August 29, 2016 Reading Time: 2 minutes

I’ve written previously in this space and elsewhere for AIER about declining internal migration in the U.S. and what that might mean for our economy. I was therefore very interested when I got back from vacation and saw a recent story in The Boston Globe on declining migration.

As many others have, the Globe has interpreted declining migration as a bad sign for the economy’s dynamism. You can read my earlier work or watch my AIER talk to see I find the evidence more mixed, but today I want to call attention to an interesting side point the author made when talking about Massachusetts.

The author, Evan Horowitz, noted that the Bay State had very low in-migration, despite its strong local economy and higher education system. “We have some of the finest colleges in the world. Surely, some of the people who study in our slice of America should fall in love with local culture and decide to stay.”

This is an interesting point, and in fact this is exactly the intuition I had when I first started thinking about migration. However, some older evidence argues pretty convincingly that the link between where people attend college and where they ultimately work is not that strong, especially after accounting for where they lived before college.

Two 2004 papers, one written by economist Jeff Groen and the other by Groen and three co-authors, studied the link between attending college in a state and working in that state. The first paper looked directly at individuals, and the other looked at the relationship between the number of graduates from a state’s universities and the total stock of college-educated workers in that state. Neither method found the link to be very strong. They were interested in the efficacy of state-sponsored merit aid programs to recruit high-skill workers, but the point applies to the article as well. (Full disclosure: one co-author, John Bound, was later my postdoctoral mentor.)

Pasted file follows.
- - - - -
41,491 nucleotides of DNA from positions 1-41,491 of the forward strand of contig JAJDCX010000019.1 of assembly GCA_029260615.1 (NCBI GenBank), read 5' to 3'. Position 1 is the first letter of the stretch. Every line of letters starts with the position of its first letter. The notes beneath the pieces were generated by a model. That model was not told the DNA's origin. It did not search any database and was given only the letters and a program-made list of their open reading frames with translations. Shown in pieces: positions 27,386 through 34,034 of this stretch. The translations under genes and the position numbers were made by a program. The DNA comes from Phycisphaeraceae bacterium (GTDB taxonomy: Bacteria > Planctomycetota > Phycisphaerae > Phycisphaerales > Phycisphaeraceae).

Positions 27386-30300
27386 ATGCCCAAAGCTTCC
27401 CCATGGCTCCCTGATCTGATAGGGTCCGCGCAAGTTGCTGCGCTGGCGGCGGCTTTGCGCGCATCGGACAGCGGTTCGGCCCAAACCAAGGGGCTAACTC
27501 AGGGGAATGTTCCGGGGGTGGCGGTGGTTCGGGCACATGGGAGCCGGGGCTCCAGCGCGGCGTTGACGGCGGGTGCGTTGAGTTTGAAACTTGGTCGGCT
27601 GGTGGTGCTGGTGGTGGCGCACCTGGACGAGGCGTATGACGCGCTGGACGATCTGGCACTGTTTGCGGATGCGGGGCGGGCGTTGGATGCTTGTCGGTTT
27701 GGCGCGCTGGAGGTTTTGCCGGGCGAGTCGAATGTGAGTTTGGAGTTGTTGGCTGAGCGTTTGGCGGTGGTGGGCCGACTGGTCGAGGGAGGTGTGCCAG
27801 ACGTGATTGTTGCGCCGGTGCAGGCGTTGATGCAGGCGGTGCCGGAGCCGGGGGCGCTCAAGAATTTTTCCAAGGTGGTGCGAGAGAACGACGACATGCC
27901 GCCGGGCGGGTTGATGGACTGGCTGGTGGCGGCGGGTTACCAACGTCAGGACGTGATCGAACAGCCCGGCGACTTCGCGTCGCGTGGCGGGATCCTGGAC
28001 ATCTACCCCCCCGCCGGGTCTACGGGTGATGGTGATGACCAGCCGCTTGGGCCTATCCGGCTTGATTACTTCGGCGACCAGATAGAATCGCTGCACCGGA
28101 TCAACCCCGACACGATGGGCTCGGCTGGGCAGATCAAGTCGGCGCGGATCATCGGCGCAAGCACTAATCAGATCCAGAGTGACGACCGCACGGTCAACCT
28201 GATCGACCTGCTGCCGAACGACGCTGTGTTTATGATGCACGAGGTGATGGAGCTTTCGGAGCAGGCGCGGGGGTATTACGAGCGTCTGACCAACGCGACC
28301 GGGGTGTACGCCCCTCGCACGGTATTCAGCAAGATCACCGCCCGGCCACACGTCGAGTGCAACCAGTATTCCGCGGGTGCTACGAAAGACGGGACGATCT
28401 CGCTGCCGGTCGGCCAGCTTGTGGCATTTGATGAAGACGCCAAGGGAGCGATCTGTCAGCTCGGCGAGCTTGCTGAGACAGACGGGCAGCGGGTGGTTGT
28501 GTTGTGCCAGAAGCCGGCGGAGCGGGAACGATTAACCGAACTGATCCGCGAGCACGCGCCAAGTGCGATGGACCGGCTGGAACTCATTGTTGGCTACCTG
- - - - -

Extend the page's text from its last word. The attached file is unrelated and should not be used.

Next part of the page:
Since overall migration has been decreasing since 2004, perhaps this has changed, but I doubt it. Attending a distant college is not exactly meant to be a permanent move like other migration. Those who do so are exactly the type of people who tend to be more open to distant job opportunities.

As an example, I graduated from the University of Dayton, Ohio. I saw nine of my old college friends at a wedding recently. Between the 10 of us, five were originally from Ohio; five (including myself) were not. Today, three of the Ohio guys are still in the state and none of the rest of us are. This is obviously not a scientific survey, but it’s a good illustration. Many college graduates make national job searches, and for those who don’t, where the college is has much less to do with location choice than family or other previous local ties.

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Patrick Coate, PhD

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